NEW YORK, NY.-
A newly discovered 1823 printing of the Declaration of Independence, painstakingly engraved and printed by William Stone to celebrate the 45th anniversary of the founding of The United States, is expected to bring $250,000+ when it comes across the auction block on April 11 as the centerpiece of Heritage Auctions
Historical Manuscripts Signature® Auction at the Fletcher-Sinclair Mansion (Ukrainian Institute of America), 2 East 79th Street (at 5th Ave.).
As America neared its 45th year, and was only six years removed from the end of the War of 1812, patriotism surged, said Sandra Palomino, Director of Historic Manuscripts at Heritage, and with it, a growing interest in the Declaration of Independence. In 1820, Secretary of State John Quincy Adams commissioned English-born engraver William J. Stone of Washington, D.C. to produce an exact copy of the original Declaration of Independence onto a copperplate, a process which took him three years to complete.
In all, 200 official parchment copies were struck from the Stone plate in 1823, with one extra struck for Stone himself. Each copy is identified as ENGRAVED by W. I. STONE for the Dept of State, by order in the upper left corner, followed by of J. Q. ADAMS, Sect. of State July 4th 1824 in the upper right.
A census done of the manuscripts in 1991 located 31 copies total, of which only 12 were in private hands, said Palomino. Although a few other copies have surfaced since then, three of the printings in private hands have been gifted to institutions, including one given to the Ronald Reagan Presidential Library in 2001.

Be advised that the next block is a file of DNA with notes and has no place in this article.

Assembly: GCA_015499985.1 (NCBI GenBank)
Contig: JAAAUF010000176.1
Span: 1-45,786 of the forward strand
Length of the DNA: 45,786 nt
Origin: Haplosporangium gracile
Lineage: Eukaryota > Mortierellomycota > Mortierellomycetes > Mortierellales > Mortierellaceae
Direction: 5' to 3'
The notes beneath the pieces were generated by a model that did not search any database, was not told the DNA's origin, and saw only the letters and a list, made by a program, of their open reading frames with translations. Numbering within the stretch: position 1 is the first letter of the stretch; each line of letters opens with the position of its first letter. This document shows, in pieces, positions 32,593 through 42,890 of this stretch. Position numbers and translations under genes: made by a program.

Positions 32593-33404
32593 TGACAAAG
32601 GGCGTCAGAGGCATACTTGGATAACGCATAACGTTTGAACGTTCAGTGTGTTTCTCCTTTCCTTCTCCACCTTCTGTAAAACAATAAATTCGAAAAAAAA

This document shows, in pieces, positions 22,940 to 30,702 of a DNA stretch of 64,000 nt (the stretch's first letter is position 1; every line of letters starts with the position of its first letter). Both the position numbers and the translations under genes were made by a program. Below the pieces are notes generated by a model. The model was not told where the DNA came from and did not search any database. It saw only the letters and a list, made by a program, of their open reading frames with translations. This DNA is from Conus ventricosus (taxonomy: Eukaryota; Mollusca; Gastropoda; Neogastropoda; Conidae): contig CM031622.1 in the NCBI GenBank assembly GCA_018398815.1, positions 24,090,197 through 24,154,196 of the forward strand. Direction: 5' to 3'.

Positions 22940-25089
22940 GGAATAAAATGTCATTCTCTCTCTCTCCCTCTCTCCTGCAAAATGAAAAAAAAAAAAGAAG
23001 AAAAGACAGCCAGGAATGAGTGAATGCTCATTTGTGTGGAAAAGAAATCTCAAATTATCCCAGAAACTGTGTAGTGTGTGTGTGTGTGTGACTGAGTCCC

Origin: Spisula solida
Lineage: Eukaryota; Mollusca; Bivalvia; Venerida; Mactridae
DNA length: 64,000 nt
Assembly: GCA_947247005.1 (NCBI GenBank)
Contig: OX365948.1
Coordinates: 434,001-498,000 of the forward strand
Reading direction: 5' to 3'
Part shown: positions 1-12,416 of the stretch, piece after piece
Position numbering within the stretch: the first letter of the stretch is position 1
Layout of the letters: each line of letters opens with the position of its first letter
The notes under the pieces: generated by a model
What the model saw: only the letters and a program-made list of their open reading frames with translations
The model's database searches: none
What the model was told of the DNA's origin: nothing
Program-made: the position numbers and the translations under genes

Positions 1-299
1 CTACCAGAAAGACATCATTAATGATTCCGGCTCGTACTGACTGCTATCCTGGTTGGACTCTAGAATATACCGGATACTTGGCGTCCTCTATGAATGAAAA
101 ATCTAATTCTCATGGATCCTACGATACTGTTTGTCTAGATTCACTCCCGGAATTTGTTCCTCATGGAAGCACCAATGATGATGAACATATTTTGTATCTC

Of the original 201 printed, Thomas Jefferson, John Adams, and Charles Carroll the last three surviving signers of the Declaration former President James Madison, the Marquis de Lafayette, President James Monroe and Vice President Daniel D. Thompkins each received two copies. The President's House and the Supreme Court chamber were also given two copies. The House and Senate received 20 copies each. The Departments of State, War, Treasury, Justice, Navy, and Postmaster all received 12 copies, while the governors and state and territorial legislatures were each given a copy. The remaining copies were sent to various Universities and colleges.
Stone kept one copy for himself. In 1888, Stone's widow, Elizabeth J. Stone, donated his copy to the Smithsonian Institute, where it resides today.
The copies made from Stones copperplate established an exact rendering of the way the Declaration looked 230 years ago after it was signed by the 56 American Patriots, said Palomino. The copy were offering is particularly special, as it appears to be untrimmed, with evidence of the copper plate in the margins. That original copperplate is now housed in the records of the Department of State at the National Archives and Records Administration.